Six U.S. Airstrikes Kill Over 60 Islamic Militants In Somalia

U.S.  Air Force F-15E Strike Eagles, from the 335th Expeditionary Fighter  Squadron, circle around a cave in eastern Afghanistan after bombing it  with 2,000 pound Joint Direct Attack Munitions, Nov. 26, 2009 (U.S. Air Force photo).

U.S. Air Force F-15E Strike Eagles, from the 335th Expeditionary Fighter Squadron, circle around a cave in eastern Afghanistan after bombing it with 2,000 pound Joint Direct Attack Munitions, Nov. 26, 2009 (U.S. Air Force photo).

Six U.S. military airstrikes carried out over a two-day period killed 62 al-Shabaab militants in a town along the Somali coast just west of Somalia’s capital Mogadishu, U.S. Africa Command announced in a statement on Monday.

The U.S. carried out four of the airstrikes on Dec. 15 killing 34 militants and the other two airstrikes on Dec. 16 killing 28 militants, according to the statement.  U.S. Africa Command also announced that it has not assessed so far that the airstrikes killed or injured in civilians in the strike.

The airstrikes were carries out near the coastal town of Gandarshe.

U.S. Africa Command said in its statement that it carried out the airstrikes “in close coordination” with the Somalian government.

“All six (6) airstrikes were conducted in close coordination with the Federal Government of Somalia and targeted a known al-Shabaab encampment,” the statement says. 

“U.S. Africa Command and our Somali partners conducted these airstrikes to prevent terrorists from using remote areas as a safe haven to plot, direct, inspire, and recruit for future attacks,” the statement added.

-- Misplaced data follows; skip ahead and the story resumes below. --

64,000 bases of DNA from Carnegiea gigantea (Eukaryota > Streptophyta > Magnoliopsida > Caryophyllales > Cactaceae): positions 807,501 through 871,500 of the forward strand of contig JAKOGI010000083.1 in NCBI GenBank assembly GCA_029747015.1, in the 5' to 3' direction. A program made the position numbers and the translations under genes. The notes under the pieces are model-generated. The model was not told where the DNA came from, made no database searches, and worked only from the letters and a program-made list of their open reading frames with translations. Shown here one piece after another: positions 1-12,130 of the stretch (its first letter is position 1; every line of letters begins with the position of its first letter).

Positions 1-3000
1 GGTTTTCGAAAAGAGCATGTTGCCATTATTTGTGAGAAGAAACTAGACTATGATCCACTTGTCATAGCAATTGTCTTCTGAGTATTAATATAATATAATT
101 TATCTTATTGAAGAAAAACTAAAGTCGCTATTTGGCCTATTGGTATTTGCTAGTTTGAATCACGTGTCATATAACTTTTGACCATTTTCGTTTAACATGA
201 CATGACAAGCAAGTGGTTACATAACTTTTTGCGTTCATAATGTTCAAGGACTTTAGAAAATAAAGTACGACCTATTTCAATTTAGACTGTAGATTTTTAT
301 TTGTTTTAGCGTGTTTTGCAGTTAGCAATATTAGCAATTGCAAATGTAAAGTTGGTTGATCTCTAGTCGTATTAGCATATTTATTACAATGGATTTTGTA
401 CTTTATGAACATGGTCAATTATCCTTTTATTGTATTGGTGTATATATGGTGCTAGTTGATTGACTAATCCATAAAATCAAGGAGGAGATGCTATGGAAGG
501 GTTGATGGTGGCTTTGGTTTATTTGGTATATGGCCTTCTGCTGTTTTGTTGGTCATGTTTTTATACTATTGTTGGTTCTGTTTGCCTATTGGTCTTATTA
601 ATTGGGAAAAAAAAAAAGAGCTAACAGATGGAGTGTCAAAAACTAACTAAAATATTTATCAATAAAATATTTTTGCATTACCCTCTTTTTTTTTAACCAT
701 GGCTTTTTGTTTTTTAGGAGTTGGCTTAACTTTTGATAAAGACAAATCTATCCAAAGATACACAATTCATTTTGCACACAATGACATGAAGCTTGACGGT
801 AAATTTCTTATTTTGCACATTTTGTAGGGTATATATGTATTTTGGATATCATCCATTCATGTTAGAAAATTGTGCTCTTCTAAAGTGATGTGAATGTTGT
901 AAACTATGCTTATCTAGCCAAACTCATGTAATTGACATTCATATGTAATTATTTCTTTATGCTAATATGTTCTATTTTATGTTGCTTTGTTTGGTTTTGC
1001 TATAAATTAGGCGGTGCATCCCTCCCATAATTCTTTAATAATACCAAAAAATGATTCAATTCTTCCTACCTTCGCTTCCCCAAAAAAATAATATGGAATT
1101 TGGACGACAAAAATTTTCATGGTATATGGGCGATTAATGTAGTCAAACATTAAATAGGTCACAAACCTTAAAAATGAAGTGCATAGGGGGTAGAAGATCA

The Islamic terrorist group al Shabaab once controlled the majority of Somalia until about 2011 when they were driven out of Mogadishu and the majority of Somali cities and towns.  They still have control of rural areas in the central and southern regions of Somalia.

Despite losing ground since 2011, al Shabaab, who is aligned with al Qaeda, has continued to carry out gun and bomb attacks on the local populace.

“In particular, the group uses portions of southern and central Somalia to plot and direct terror attacks, steal humanitarian aid, extort the local populace to fund its operations, and shelter radical terrorists,” U.S. Africa Command said in its statement released Monday.

Al Shabaab’s goal is to gain control of the Horn of Africa region by toppling local governments and instill strict Sharia Law in the region.

The U.S. has mostly Special Operations Forces operating in Somalia in support of the local security forces to defeat al Shabaab and other Islamic militant organizations operating in the region.  The forces on the ground continually call in airstrikes on known al Shabaan locations in support of those efforts.

 “U.S. Africa Command will continue to work with its partners to transfer the responsibility for long-term security in Somalia from the African Union Mission to Somalia (AMISOM) to the Federal Government of Somalia and its Member States, and U.S. forces will use all effective and appropriate methods to protect the Somali people, including partnered military counter-terror operations with the Federal Government of Somalia, AMISOM and Somali National Army forces,” U.S. Africa Command said in its statement.

Shortly after President Donald Trump was inaugurated in January 2017, he signed an executive order giving commanders on the ground more authority to call in airstrikes and conduct other operations.  Since then, the U.S. has drastically ramped up airstrikes in Somalia.